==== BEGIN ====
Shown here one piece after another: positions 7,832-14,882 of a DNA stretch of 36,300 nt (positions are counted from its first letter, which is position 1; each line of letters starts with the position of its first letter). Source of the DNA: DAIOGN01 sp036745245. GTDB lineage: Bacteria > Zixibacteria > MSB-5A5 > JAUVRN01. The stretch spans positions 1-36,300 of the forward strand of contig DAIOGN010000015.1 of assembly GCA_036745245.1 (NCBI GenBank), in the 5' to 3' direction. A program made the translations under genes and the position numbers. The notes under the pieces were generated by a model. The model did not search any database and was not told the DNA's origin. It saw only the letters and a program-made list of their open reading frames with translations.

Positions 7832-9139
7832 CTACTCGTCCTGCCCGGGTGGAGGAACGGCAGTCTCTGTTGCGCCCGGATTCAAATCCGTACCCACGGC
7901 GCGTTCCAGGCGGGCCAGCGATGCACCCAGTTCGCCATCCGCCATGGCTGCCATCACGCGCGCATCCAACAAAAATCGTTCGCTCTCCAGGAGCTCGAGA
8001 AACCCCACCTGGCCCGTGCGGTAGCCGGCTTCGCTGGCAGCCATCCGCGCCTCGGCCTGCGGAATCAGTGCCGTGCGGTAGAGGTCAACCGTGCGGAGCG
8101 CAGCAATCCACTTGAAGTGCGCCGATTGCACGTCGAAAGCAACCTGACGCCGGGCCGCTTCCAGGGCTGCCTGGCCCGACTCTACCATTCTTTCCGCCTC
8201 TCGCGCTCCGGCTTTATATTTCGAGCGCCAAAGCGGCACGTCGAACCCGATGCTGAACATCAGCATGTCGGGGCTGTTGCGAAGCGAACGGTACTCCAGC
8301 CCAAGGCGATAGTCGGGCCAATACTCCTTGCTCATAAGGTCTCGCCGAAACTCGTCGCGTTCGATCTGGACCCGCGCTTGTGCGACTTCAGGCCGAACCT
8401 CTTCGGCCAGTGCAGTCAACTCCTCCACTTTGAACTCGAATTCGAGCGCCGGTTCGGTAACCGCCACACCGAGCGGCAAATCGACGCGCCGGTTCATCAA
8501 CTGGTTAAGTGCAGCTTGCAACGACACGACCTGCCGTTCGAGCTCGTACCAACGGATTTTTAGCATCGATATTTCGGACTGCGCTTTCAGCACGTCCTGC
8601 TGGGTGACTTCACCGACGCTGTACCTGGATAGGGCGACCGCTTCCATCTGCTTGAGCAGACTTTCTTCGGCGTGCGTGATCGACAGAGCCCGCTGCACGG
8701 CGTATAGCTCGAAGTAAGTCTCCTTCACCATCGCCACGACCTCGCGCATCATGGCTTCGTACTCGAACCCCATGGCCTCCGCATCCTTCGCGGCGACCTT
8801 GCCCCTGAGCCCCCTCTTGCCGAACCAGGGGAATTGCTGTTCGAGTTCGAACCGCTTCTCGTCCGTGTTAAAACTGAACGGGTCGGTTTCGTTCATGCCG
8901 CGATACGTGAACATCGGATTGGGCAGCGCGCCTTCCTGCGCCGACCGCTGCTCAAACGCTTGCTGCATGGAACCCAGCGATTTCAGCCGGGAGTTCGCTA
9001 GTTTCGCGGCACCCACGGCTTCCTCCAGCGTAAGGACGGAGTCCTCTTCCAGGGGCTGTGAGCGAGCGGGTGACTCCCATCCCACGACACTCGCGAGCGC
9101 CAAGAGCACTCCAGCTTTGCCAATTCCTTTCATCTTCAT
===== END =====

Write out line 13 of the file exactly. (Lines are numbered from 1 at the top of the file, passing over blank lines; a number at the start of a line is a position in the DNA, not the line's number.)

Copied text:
8801 GCCCCTGAGCCCCCTCTTGCCGAACCAGGGGAATTGCTGTTCGAGTTCGAACCGCTTCTCGTCCGTGTTAAAACTGAACGGGTCGGTTTCGTTCATGCCG